A cloud-based PBX gives you the functions you want for a monthly charge and a minimal capital outlay. These are expensed annually instead of counting as depreciable assets.  

When looking for a PBX, you want one that is flexible and scalable. A cloud-based system only requires a few keystrokes to make changes, increase or decrease the number of extensions, add or change locations, access the system and manage it from anywhere with an internet connection. 

In combination with a premium SIP trunk service, you could have a large corporation system at small-business prices.

Is There an Alternative to Legacy or Hosted PBX?

At this point, the question “What is ATA?” becomes unnecessary. If you choose PBX as a software service, software controls everything you need: You load it on a PC or the local server you own or control, and that’s it. 

You could hire a consultant to help you get started, but most infrastructures allow for DIY configuration and customization. Top providers will offer compatibility with almost all open source systems. 

Related: The 5 Best PBX Systems For Your Business

Clear Voice Communications With SIP Trunks

In the past, VoIP calls were easy to distinguish. They exhibited poor sound quality and unreliable communications. A modern, stable SIP trunk eliminates these challenges. VoIP systems today offer call quality virtually indistinguishable from traditional wired systems at a fraction of the cost.

There are far fewer call-quality concerns on modern systems. Voice calls that use a high-quality, stable SIP trunk service don’t have mangled or dropped calls.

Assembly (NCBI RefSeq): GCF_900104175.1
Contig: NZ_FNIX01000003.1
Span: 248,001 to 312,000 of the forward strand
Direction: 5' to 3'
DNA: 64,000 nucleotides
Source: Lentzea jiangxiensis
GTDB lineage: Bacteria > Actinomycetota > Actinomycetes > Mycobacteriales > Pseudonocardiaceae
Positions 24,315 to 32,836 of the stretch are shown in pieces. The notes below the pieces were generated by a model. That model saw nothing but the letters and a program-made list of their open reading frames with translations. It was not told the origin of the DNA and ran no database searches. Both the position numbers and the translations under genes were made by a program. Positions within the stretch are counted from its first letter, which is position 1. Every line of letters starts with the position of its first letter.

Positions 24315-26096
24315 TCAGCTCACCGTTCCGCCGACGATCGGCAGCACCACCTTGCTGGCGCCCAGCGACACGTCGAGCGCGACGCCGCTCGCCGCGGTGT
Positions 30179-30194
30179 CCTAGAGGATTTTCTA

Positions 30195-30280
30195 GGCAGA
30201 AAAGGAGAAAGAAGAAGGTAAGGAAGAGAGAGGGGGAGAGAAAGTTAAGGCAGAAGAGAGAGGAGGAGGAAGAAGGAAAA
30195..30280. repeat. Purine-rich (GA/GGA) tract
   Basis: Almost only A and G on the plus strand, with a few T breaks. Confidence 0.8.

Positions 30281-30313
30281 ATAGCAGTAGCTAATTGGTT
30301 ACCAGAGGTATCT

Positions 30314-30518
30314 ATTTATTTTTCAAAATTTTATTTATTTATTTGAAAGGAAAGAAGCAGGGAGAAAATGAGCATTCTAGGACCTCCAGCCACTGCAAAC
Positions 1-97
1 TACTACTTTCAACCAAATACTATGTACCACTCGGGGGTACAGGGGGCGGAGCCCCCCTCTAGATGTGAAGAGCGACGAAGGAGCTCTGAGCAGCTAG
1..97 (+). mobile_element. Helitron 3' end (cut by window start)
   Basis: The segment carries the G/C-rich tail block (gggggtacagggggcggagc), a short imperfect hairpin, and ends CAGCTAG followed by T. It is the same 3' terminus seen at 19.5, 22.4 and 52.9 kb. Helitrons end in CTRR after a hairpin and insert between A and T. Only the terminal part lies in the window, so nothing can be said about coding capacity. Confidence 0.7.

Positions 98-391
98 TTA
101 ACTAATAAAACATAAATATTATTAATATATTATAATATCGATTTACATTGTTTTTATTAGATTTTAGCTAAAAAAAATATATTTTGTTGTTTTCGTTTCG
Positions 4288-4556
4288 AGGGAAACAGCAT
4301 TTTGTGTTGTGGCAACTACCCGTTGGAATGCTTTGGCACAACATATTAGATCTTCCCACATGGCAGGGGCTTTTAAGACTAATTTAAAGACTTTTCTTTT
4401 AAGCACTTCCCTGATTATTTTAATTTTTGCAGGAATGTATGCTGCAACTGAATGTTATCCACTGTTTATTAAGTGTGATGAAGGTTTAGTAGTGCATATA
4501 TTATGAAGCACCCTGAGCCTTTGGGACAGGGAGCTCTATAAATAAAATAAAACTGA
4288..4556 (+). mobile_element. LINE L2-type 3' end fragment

Internet service quality is of concern, but with sufficient up/down bandwidth to simultaneously handle voice and data, there are no call quality issues. Most virtual PBX systems allow you to select one service provider to simplify billing and resolve many support challenges.

A credited SIP trunking service provider will allow you to bring your bandwidth or PBX and recommend the best equipment for your business. 

How to Choose the Right SIP Trunk Service

Choosing the right SIP trunk service is critical to make the most out of your migration from the old copper line systems.  

It is helpful for you to determine if you want to keep a legacy PBX with the switch to VoIP.  Don’t just look at call quality, but compare costs. A legacy PBX may be ideal if your system has many customizations or remains a tax asset. 

PBX systems as software, on the other hand, mean that you can handle the responsibilities for configuration and maintenance. No calling IT needed because of incorrect call routing, poor sound quality, or dropped calls. You can quickly do the maintenance online. 

SIP.US trunk service can help you create a flexible phone system that works for your business. Can your PBX handle work pattern shifts or seasonal variances.? Let us help you explore your options. Contact us now and get started for free.